China Environmental News Digest

Daily updated Environmental news related to China

Thursday, October 26, 2006

Energy giant signs carbon credits deal

By Wang Ying (China Daily)
Updated: 2006-10-26 09:07
The trading arm of Paris-based energy giant EDF (Electricite de France) Group yesterday signed an initial agreement with China's leading electricity distributor to buy 1.5 million tons of annual greenhouse emission credits under the Kyoto Protocol carbon-trading scheme.

EDF Trading signed a letter of intent with China National Bio Energy Co Ltd, a renewable energy developer invested by the State Grid Corp of China, to purchase carbon credits from its China National Bio's three biomass power generation projects located in China.

The accord was based on the clean development mechanism (CDM) system under the Kyoto Protocol's climate improvement initiatives. The international Kyoto Protocol allows affluent countries to achieve greenhouse gas emission targets by funding pollution cuts in developing nations and has spawned a global carbon market.

Located in East China's Shandong Province and Northeast China's Heilongjiang and Jilin provinces, the three CDM projects are expected to come on stream in the first half of next year, and could cut carbon dioxide emissions by as much as 1.5 million tons a year by 2010, said Lin Mingshan, general manager of Beijing-based China National Bio.

"These are the projects that will benefit both sides. China is fulfilling its duty to improve the nation's environmental conditions by massively investing in such projects," Lin said.

Lin yesterday refused to give the financial figures involved in the EDF deal.

Established in July last year, China National Bio is currently building as many as 14 biomass generation plants across the nation, boasting a total installed capacity of 350 megawatts (MW). These plants use biomass sources such as the stems of cut wheat to generate electricity.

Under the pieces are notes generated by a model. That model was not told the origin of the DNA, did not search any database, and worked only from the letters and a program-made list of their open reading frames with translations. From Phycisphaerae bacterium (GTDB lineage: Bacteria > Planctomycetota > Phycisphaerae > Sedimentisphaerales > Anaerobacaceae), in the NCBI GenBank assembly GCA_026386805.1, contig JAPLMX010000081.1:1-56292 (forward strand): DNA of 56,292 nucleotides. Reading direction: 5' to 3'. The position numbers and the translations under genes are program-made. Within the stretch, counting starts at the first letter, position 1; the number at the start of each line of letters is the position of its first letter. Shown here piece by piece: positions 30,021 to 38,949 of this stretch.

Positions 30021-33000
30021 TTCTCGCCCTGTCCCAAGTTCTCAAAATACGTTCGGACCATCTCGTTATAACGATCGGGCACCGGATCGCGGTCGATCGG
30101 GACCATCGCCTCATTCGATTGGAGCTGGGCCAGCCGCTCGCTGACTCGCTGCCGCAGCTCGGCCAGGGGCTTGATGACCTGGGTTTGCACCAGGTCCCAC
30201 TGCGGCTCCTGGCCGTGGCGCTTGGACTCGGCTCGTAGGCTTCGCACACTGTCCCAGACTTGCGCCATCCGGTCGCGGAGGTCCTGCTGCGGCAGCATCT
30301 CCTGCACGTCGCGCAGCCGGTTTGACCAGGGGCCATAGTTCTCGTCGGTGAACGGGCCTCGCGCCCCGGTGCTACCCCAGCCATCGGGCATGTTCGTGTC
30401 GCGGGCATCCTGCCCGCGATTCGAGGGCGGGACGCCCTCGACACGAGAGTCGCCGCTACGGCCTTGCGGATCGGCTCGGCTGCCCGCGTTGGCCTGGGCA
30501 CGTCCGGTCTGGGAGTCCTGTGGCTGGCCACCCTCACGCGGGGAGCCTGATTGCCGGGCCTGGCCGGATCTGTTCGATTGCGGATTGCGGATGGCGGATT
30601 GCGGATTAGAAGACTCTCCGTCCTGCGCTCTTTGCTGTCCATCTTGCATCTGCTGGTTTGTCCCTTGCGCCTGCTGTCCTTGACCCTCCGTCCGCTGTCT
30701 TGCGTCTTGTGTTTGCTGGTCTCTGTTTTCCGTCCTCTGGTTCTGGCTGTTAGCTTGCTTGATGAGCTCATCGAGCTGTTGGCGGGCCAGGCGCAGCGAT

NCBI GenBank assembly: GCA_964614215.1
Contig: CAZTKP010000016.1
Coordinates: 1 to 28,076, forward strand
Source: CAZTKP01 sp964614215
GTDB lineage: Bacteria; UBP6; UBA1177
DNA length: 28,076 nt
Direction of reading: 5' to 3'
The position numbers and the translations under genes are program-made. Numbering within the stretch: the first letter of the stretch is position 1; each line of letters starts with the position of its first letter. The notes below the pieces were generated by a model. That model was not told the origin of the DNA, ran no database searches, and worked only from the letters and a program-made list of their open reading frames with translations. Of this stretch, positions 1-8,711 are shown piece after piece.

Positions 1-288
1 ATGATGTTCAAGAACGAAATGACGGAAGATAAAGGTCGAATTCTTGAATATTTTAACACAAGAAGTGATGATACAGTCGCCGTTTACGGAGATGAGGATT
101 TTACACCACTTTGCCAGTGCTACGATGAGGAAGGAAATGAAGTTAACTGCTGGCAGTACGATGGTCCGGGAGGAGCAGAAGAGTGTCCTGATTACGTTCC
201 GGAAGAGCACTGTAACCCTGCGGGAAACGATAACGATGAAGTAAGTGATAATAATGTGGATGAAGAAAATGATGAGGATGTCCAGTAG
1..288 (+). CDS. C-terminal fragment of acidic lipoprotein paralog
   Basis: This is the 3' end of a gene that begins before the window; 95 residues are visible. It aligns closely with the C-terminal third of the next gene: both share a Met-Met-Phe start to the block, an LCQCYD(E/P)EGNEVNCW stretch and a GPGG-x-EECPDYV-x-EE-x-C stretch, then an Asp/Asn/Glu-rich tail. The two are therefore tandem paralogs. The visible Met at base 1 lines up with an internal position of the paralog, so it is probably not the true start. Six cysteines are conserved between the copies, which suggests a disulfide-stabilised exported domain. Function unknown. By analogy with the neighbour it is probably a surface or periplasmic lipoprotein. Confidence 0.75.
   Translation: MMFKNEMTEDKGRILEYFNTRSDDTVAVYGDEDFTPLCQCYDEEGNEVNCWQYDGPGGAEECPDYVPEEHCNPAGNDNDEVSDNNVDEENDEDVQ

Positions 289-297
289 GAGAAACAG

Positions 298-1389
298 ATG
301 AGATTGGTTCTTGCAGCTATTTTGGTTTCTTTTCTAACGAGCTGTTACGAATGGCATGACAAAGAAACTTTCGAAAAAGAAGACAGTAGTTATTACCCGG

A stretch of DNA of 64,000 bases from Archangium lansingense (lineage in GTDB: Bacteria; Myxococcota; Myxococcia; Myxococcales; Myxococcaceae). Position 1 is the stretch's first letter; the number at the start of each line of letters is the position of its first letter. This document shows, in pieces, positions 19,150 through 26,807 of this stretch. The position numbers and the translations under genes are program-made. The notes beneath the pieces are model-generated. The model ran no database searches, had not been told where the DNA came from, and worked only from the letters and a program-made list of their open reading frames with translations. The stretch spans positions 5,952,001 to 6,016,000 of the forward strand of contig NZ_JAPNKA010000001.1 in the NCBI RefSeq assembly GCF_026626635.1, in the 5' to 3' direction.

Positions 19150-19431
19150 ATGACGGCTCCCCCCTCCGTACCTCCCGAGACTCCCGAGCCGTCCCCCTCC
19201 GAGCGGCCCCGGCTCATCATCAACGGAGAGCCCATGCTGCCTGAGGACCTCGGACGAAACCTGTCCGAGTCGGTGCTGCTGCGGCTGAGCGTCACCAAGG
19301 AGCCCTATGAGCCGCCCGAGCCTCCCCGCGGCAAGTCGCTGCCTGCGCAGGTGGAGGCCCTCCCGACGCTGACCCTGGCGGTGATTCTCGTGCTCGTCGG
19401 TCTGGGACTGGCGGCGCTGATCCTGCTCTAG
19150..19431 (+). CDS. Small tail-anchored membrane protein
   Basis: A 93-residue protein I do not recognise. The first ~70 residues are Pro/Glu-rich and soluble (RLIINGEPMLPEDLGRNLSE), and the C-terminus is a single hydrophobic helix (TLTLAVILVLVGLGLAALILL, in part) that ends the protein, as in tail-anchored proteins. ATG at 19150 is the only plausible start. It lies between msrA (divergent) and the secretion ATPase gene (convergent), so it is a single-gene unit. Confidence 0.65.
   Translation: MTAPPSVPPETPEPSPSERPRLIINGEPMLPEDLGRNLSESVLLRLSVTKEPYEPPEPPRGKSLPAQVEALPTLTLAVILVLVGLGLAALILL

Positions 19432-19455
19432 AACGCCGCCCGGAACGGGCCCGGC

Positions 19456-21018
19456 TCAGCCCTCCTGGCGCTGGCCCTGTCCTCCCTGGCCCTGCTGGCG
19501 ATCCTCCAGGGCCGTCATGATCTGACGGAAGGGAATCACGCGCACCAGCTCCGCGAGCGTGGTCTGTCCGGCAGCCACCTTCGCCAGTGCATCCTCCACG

In the next four years, China National Bio plans to expand its biomass-fuelled capacity to more than 2,000 MW, accounting for 55 per cent of the nation's biomass power generators.

"By then, we will be able to cut greenhouse gas emissions by as much as 12 million tons per year," the company said in a statement, without disclosing the investment involved.

Lin told China Daily that he expected more such CDM co-operation deals to be hammered out in the future with EDF or other potential buyers.

The carbon credit market in China is heating up with the central government's recent incentives prompting an increasing number of energy firms to heavily invest in renewable energy projects.

"The potential of the CDM market in China is huge," Wang Qi, secretary-general of Beijing-based China CDM Federation, told China Daily in an earlier interview.

"There's great potential for profitability. An increasing number of companies, big and small, domestic and foreign, are flocking into China's carbon market," said Jiang Yun, programme manager of the China Energy Conservation Association.

EDF Trading was set up five years ago and became a wholly owned subsidiary of EDF Group in mid-2003.

Now one of the leaders in European wholesale trading of electricity, gas and coal, EDF Trading optimises EDF's distribution and generation network through buying and selling both electricity and primary fuels, and manages EDF's diverse commodity risks on an integrated basis. European energy giant EDF operates coal-fired power plants with an installed capacity of 3,720 MW in China.

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